What happened to the TPOs?
The TPO service was cut back during the First and Second World Wars as part of wartime economy. TPOs ran on major routes carrying sealed bags only, without sorting. After the Second World War, few of the TPOs recommenced operations due to a reduction in the number of deliveries.
This post war lull, coupled with Dr Beeching's report on the reshaping of British Railways in 1963, meant that a number of quieter lines and stations on the TPO network closed. From then on the TPO network went into decline. In 1988, a radical TPO review was introduced which meant the reduction, re-routing and removal of numerous TPOs. This left only 35 in service, and by 1994 this was just 24. By the end of 2003, there were few dedicated services still operating and the golden era of TPOs was coming to an end.
"TPOs were the backbone of the long distance rail network for well over a century…it might seem strange to end them, but it's worth reminding ourselves why it has to be… technology has moved on and with the big increase in machinable letters, the proper place to sort them is within a mail centre..."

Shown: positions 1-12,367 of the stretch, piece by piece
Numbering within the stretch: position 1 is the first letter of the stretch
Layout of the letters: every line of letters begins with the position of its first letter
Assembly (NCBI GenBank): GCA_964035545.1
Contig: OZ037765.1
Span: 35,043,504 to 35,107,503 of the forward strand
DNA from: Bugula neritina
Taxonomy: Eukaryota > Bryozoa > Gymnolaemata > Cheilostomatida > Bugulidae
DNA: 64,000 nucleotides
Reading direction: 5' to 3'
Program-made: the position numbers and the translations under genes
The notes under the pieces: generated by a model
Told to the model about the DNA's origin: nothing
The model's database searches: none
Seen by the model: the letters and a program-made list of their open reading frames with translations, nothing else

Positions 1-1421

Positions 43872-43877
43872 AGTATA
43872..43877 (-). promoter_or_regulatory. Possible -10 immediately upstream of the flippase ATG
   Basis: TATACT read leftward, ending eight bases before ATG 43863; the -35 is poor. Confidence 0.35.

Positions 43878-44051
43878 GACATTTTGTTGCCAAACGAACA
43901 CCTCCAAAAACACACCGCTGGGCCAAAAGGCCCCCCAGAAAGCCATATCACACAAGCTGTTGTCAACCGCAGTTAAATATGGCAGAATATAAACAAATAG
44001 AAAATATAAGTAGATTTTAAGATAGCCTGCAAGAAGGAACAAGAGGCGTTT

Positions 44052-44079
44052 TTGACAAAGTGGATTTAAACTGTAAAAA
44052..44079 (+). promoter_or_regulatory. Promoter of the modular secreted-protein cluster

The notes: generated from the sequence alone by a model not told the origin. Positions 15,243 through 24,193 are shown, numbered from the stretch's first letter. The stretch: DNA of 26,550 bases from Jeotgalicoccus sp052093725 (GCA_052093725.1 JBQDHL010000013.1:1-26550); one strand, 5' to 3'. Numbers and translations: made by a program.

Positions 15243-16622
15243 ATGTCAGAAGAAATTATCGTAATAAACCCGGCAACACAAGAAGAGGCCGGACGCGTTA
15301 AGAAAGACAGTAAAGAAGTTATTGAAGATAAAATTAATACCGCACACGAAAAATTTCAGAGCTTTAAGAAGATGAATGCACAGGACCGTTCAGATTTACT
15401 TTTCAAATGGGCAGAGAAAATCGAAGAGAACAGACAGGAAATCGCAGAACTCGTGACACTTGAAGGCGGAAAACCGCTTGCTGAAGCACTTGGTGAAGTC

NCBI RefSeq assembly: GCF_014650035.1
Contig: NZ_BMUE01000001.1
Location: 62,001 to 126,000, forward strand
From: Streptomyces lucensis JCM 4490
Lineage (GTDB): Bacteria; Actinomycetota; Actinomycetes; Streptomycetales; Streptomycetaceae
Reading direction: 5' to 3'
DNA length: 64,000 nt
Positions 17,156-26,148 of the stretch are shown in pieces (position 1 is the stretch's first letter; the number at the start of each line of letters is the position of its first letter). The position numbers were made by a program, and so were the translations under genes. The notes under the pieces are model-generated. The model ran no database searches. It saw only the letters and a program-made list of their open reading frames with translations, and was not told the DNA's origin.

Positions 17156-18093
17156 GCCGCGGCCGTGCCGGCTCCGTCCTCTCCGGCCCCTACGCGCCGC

- Steve Griffith, TPO Manager, 2004
In recent years, many mail routes have been revised and large volumes of mail have been transferred to air and back to the road. This, coupled with problems over service level agreements and a rising concern for the health and safety of staff, meant that the decision was finally made to dispense of all TPO operations. The last TPO services ran on the night of 9 January 2004.